The Loneliest Jukebox

Graham Barnfield's weblog, being gradually replaced by his Twitter feed -

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Wednesday, December 12, 2018

A perplexing performance: on reposting the Portland dog parks hoax

There was some debate in and around my employer when our Facebook page linked to an account of the discovery of a hoax research paper purportedly involving dogs. Some correspondents pointed out that reposting the story was risky, as it could harm the reputation of animal research. The article, “Human reactions to rape culture and queer performativity at Portland dog parks”, is now officially retracted from the Journal of Feminist Geography: Gender, Place and Culture.

Had the observational work on canine behavior that the pranksters, writing as ‘Helen Wilson’, depicted actually taken place, it would have counted as animal —but not biomedical/veterinary research, with minimal severity and human intervention.

James Lindsay, Helen Pluckrose and Peter Boghossian submitted the work as one of 20 hoax papers, seven of which were accepted for publication. Some people friendly to my employer's goals suggested that by drawing attention to fake academic work of low quality, we were providing activists with ammunition for their arguments.

If the paper been submitted to a journal dealing with genuine biomedical or veterinary research, the absence of research ethics panel documentation from a host university, or the ethical oversight of a journal’s scholarly editorial board, would have made the hoax unlikely to succeed. The regulation of legitimate animal research tends to be very strict.

The paper's authors suspected that the Journal of Feminist Geography editors would welcome an account of foul hounds and their evil owners because it confirmed the journal’s prejudices – reflecting what the hoaxers call the rise of ‘grievance studies’ in the academy. Sure enough, publication occurred, further illustrating the unnecessarily porous borders between the natural sciences and the humanities, and the unhelpful tendency to anthropomorphise animal behaviour.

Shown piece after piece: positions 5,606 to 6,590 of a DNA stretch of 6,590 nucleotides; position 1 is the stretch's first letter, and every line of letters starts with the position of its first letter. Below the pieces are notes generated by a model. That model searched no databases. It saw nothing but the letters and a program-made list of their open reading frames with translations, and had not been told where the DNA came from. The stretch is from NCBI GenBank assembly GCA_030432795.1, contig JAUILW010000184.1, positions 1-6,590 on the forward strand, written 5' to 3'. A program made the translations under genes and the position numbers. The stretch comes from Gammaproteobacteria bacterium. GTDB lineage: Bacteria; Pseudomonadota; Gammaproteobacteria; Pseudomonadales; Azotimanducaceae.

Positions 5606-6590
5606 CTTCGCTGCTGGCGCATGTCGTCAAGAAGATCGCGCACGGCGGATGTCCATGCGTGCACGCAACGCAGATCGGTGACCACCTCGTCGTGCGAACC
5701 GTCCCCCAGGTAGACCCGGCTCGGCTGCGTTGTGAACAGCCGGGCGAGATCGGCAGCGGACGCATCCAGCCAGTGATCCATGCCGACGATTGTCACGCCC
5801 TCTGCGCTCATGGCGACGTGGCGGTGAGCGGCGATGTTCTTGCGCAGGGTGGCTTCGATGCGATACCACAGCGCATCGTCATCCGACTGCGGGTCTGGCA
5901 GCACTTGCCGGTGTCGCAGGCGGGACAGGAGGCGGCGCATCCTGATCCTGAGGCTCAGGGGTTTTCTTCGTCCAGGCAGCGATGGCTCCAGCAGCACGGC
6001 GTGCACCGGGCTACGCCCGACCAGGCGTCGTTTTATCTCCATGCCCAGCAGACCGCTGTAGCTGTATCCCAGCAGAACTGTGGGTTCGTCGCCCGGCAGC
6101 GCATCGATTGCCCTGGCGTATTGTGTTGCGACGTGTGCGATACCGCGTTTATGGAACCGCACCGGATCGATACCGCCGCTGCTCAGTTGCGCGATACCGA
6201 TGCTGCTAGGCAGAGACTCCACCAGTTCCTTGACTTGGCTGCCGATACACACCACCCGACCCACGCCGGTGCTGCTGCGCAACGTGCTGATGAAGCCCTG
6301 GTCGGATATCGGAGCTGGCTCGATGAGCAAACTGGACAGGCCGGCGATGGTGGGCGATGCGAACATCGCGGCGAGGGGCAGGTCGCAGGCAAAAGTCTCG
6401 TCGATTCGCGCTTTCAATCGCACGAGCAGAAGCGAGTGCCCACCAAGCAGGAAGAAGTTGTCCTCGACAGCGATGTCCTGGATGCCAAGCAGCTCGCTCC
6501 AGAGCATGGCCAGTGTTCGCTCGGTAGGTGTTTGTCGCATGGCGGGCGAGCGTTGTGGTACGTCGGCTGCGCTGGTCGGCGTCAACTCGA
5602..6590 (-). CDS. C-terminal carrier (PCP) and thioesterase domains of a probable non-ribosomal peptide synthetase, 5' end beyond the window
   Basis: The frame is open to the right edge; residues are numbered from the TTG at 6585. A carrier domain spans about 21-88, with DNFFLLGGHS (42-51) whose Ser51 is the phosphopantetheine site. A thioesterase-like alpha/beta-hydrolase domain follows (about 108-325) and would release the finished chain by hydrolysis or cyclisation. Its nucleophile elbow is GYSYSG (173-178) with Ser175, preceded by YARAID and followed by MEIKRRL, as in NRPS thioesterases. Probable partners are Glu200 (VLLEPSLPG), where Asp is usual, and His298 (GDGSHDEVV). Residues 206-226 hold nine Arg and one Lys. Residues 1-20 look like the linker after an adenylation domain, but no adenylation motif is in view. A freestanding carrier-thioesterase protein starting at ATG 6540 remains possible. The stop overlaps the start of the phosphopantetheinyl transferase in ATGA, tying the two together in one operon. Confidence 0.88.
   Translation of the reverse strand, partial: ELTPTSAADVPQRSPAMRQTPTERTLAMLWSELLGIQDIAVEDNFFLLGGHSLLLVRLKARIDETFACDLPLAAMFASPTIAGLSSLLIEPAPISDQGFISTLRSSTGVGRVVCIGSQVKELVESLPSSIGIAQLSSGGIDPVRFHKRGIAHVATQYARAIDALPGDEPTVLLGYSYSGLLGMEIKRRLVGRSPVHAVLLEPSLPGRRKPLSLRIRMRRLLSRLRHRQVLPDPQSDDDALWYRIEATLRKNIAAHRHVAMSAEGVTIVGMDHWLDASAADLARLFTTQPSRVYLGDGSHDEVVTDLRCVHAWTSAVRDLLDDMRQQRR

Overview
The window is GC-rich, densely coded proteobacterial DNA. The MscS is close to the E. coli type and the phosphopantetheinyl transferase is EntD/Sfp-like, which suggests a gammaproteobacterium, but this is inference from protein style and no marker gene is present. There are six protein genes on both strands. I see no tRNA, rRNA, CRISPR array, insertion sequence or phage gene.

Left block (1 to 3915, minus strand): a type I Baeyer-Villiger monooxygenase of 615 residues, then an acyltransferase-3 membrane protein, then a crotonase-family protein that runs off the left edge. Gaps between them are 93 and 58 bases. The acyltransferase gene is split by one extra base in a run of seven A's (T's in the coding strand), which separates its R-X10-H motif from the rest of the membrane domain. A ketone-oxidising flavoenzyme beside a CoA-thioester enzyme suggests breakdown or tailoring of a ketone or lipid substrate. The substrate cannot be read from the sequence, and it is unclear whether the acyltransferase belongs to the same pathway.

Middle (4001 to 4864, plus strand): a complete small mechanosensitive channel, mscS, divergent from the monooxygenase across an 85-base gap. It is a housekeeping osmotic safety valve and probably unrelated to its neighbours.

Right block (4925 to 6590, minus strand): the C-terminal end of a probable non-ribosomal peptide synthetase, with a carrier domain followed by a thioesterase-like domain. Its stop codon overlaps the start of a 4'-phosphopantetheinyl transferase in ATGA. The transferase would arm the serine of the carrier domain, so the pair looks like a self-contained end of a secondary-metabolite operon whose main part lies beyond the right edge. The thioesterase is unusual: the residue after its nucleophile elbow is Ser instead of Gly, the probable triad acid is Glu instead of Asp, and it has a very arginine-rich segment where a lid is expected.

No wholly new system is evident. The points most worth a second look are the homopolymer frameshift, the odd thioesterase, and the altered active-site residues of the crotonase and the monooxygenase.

Both the type of ‘findings’ that had been faked and the shoddy standards of the publication – which failed to ascertain the writers’ true identity – could damage the standing of the research community as a whole. There is also the ethical issue of whether submitting hoax papers is the right way to expose such shortcomings.

However, the success of the hoax, which could have continued for longer had it not been unearthed by journalists, shows that researchers and publishers need to be extra vigilant about studies using animals, especially given the criticism from activists and the arguments about the need for the use of animals as a routine part of biomedical research.

On balance, publicising the Portland dog parks hoax may help to clarify the difference between thorough science, pseudoscience and science badly done. The hoaxing was initiated by opponents of what they see as confirmation bias and advocacy research. It’s certainly not the only way to make such a case, but it has helped to clarify one problem in present-day academic publishing, where quality can be sacrificed for quantity and ideology. Good scientists have nothing to fear when careless academics slip up.

(Held over from November 2018)